If you are making plans for your future in Illinois, you will need to assign a trustee to your estate. It is important to understand what the role of a trustee is so you can choose the right person for the job. Doing so will ensure he or she meets your wishes and there is no dispute after your passing.

According to the SF Gate, you assign a trustee to manage the assets in your estate and follow your direction in terms of who gets what. While it may sound like a fairly simple job, the trustee carries a lot of responsibility and, after you pass, he or she has a lot of work to do. A trustee must

  • Take inventory of all assets and make sure they are safe
  • Appoint appraisal for assets that do not have a defined value
  • Buy or sell assets to make sure trust gets good investment return
  • Distribute property to appropriate beneficiaries
  • Files all necessary tax returns 

Understanding easements and rights

Most people in Illinois who are interested in buying a single family home look forward to having their very own property that they do not have to share with someone else. This is understandable but home buyers should know that this is not always the case. It is always possible that the home of your dreams may well come with an easement that requires you to share some portion of your property or let other people have access to or use it.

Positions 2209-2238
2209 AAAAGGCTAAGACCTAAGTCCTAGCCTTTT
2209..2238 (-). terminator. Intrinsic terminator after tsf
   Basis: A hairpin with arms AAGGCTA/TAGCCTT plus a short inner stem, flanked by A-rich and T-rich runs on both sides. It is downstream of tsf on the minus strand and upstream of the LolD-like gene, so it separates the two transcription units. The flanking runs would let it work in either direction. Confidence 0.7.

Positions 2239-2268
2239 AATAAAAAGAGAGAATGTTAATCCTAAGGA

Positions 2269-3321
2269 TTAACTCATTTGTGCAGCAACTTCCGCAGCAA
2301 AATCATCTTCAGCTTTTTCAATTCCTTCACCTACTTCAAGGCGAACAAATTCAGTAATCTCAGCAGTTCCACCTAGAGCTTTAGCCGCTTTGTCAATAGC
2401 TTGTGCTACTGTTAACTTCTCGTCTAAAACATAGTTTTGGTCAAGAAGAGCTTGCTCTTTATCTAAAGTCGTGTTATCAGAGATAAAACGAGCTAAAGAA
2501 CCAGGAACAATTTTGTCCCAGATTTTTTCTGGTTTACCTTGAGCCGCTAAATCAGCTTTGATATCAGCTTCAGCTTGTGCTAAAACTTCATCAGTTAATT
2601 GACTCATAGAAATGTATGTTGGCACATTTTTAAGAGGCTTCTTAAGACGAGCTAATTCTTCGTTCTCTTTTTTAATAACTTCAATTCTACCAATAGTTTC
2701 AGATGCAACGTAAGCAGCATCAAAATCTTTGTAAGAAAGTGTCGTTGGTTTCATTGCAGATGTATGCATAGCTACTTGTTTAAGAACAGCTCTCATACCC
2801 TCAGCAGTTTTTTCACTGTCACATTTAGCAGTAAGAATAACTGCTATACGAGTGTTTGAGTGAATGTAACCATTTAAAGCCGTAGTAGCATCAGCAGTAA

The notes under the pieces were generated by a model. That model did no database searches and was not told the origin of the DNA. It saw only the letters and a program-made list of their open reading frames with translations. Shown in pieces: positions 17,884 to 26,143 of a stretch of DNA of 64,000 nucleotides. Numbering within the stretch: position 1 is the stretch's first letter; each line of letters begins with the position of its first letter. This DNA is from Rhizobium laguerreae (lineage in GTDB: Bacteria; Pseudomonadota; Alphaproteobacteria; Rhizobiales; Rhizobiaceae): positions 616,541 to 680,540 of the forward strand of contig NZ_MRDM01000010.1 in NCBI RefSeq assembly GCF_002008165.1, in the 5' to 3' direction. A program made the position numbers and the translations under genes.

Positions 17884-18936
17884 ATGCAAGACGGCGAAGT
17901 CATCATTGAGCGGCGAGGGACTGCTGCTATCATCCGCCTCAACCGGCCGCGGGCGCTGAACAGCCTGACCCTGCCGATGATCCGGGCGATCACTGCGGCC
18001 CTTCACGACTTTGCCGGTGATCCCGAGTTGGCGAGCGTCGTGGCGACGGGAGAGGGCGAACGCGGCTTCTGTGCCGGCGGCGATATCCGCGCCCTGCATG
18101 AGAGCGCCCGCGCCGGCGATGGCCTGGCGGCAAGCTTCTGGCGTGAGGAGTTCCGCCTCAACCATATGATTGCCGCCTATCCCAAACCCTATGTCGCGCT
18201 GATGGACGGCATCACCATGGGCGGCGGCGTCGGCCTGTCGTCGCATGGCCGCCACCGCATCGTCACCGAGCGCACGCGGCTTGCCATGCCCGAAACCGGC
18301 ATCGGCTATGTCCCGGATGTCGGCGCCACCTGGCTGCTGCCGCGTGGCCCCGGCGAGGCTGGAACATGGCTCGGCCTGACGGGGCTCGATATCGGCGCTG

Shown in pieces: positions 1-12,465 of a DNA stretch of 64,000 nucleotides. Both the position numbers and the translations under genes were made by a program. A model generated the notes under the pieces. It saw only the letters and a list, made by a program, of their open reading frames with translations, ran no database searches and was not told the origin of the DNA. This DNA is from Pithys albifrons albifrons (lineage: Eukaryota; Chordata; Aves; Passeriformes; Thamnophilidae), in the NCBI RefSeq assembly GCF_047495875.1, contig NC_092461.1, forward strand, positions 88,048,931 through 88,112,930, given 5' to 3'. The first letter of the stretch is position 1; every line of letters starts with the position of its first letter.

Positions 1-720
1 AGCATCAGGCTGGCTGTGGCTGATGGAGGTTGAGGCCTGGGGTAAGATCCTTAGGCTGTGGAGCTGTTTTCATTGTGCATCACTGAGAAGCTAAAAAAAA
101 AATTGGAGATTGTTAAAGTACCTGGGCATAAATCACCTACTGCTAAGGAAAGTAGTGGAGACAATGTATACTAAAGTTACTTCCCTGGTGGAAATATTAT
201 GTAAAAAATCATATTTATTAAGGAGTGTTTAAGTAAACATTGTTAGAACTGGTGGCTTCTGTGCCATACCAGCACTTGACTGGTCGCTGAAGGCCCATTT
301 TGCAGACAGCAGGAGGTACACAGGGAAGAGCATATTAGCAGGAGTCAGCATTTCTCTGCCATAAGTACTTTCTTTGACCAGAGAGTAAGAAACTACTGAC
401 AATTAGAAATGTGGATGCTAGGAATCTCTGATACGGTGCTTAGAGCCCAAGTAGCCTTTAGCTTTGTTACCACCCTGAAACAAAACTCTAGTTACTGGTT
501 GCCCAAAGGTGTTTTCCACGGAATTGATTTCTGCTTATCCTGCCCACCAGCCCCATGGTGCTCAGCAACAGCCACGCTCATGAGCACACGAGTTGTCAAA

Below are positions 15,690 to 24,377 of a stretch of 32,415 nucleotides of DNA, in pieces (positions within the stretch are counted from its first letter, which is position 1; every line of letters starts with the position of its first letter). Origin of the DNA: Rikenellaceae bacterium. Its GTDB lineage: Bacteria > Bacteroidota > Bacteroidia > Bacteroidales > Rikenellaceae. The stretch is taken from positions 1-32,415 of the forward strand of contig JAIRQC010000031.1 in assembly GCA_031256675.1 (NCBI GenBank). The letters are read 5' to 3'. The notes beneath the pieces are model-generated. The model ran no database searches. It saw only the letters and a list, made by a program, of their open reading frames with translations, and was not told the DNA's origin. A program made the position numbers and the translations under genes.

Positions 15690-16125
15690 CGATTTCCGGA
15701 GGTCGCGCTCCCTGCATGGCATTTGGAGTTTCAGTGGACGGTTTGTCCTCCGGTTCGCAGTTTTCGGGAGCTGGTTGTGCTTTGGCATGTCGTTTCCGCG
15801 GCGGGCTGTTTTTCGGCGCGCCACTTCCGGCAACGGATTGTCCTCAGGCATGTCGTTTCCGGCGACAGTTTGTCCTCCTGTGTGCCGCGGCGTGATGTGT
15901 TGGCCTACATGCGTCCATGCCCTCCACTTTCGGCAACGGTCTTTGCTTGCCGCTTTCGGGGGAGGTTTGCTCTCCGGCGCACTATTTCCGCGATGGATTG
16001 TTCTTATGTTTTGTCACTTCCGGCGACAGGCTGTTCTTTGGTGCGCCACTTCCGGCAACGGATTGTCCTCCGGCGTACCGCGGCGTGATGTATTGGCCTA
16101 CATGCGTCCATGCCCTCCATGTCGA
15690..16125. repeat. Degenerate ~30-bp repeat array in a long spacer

An easement may allow many things including the right to pass through your property to access another location. It may also grant someone the right to do certain work on your property as in the case of a utility company that might be able to dig holes or do other things in order to run lines through your property. As explained by Zillow, an easement may or may not be recorded so some diligence on your end is important. A recorded easement is part of the property's official record and would be found in a title report.

What should you know about quiet title actions?